WOW Review: Volume XV, Issue 3

Cover of The Many Colors of Harpreet StreetThe Many Colors of Harpreet Singh
Written by Supriya Kelkar
Illustrated by Alea Marley
Sterling, 2019, 32 pp (unpaged)
ISBN: 978-1454931843

Harpreet Singh is an Indian American Sikh who has a different color patka (head covering) for every occasion. Harpreet’s patkas are part of his Sikh practices, but are also a way for him to express himself and his emotions. He wears yellow when he feels sunny and full of cheer, pink when he feels like celebrating, and red when he needs to feel brave. When his mom gets a job in a small snowy town across the country, Harpreet begins to wear colors for not-so-happy occasions because he is apprehensive about the move, regardless of his parents’ assurance that this is going to be a fun adventure. Harpreet wears blue and gray because he is nervous and sad. But most of all Harpreet wears white, as he feels shy and thinks it would be best to match the snowy cold outdoors to be invisible. His parents try to get him to wear different colors but he refuses. Then one day, Harpreet sees his classmate’s yellow hat in the snow. When he returns it to her, she says she loves his patka and he is reminded of how much he loves to be cheerful through colors. So, Harpreet starts to wear colors again to express his feelings, especially about his new friend.

Kelkar’s storytelling of Harpreet’s experience is clean and simple, beautifully depicting the power of color in Harpreet’s life as he changes patkas to reflect his feelings. Patkas are worn by young Sikhs to hide their long hair and keep it tidy. Kelkar does an excellent job of normalizing the religious practice of wearing head coverings by making it an expression of Harpreet’s personality. Readers are often faced with challenges when it comes to religious expression, since it is an avenue that involves individual belief systems and personal opinions. Tapping into elements that are specific to a particular person often gets sensitive because they go deeper than the surface–dealing with one’s heart and heavier internal battles.

This story focuses on the nervousness and loneliness of moving and finding your way in a new place. Kelkar’s emphasis on the emotion of colors becomes more powerful because the discovery of a new friend points to the sense of belonging Harpreet is searching for. The connection between social-emotional health and colors is important for readers to understand because it helps to make readers aware in a concrete way about the challenges of learning in a new place. A new place is a difficult adaptation for children, especially when cultural differences play a big factor in creating a comfortable, safe, accepting environment. Marley’s vibrant illustrations ingeniously convey the cultural differences that make Harpreet feel unaccepted and invisible to his classmates. For example, on the lunchroom page with his classmates, Harpreet has a traditional Indian meal of bread and soup, whereas his peers are depicted eating more American-style dishes like cake and fruit.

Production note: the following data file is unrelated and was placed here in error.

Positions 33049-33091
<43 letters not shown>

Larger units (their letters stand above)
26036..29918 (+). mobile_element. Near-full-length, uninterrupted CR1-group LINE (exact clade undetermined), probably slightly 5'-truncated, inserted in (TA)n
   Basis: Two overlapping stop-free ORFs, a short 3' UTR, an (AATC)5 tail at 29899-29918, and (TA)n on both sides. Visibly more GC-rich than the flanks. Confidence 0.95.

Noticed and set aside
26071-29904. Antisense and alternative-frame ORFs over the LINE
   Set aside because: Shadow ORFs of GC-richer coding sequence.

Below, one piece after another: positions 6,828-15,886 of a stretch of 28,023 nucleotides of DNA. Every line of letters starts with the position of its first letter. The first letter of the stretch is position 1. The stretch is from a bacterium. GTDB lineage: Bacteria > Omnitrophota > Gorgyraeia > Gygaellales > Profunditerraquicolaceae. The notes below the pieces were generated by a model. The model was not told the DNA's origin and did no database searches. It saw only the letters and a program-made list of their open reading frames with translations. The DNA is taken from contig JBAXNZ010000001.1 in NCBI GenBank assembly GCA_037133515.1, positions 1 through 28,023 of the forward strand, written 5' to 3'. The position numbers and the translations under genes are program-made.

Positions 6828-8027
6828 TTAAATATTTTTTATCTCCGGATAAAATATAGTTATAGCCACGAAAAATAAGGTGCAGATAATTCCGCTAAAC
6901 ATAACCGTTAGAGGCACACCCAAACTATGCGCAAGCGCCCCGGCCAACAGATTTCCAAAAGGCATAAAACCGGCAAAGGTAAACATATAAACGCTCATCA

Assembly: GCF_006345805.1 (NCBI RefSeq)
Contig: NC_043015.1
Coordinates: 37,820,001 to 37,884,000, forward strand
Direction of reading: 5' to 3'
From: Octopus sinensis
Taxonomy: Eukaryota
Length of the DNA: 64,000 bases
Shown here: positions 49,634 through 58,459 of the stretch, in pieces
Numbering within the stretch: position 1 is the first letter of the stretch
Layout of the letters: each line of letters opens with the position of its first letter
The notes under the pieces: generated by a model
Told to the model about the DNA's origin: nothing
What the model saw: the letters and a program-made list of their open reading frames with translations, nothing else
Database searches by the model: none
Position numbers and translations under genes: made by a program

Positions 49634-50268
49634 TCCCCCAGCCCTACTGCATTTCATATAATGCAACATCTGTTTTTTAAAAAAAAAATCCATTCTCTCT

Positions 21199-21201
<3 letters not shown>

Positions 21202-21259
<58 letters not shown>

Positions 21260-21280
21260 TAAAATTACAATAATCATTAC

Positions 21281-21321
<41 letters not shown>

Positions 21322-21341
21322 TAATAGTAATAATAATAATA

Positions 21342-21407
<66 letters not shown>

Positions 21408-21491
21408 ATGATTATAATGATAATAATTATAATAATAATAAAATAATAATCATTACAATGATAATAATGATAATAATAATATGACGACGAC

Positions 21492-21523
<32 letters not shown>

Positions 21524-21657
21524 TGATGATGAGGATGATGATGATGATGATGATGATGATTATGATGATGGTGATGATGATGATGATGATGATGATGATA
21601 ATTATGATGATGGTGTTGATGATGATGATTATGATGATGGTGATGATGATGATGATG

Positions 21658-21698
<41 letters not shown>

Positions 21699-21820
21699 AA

Moving for students can be challenging especially when they are entering a new environment that creates communication issues due to language. In My Two Blankets by Irena Kobald and Freya Blackwood (2015), becoming comfortable in a new language is personified by adding new patterns to a favorite quilt. While My Two Blankets focuses more on pattern than color, another book pair, The Color of Home, written by Mary Hoffman and illustrated by Karin Littlewood (2002), is the story of a boy in London who longs for the vibrant colors of Somalia, his homeland. When given a box of crayons, he draws a picture that helps him feel at home in a new place and also conveys the trauma of war. The Color Monster by Anna Llenas (2018) would be another great book pair as it taps into the idea of colors representing the social-emotional well-being of an individual.

Supria Kelkar was born and raised in the Midwest where she learned Hindi as a child through watching three Hindi movies a week. In addition to being an award-winning author she also is a screenwriter who has worked on the writing teams for several Hindi films.

Alea Marley is a children’s illustrator living and working in England. She has a passion for creating scenes filled with plant life, patterns, textures, whimsical movements and lots of color. In addition to those passions, Marley also loves being a part of books that are diverse because she believes every child deserves to see someone like themselves depicted in books.

Kate Jung, Trinity International University

© 2023 by Kate Jung

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WOW Review, Volume XV, Issue 3 by Worlds of Words is licensed under a Creative Commons Attribution-NonCommercial-ShareAlike 4.0 International License. Based on work by Kate Jung at

WOW review: reading across cultures
ISSN 2577-0527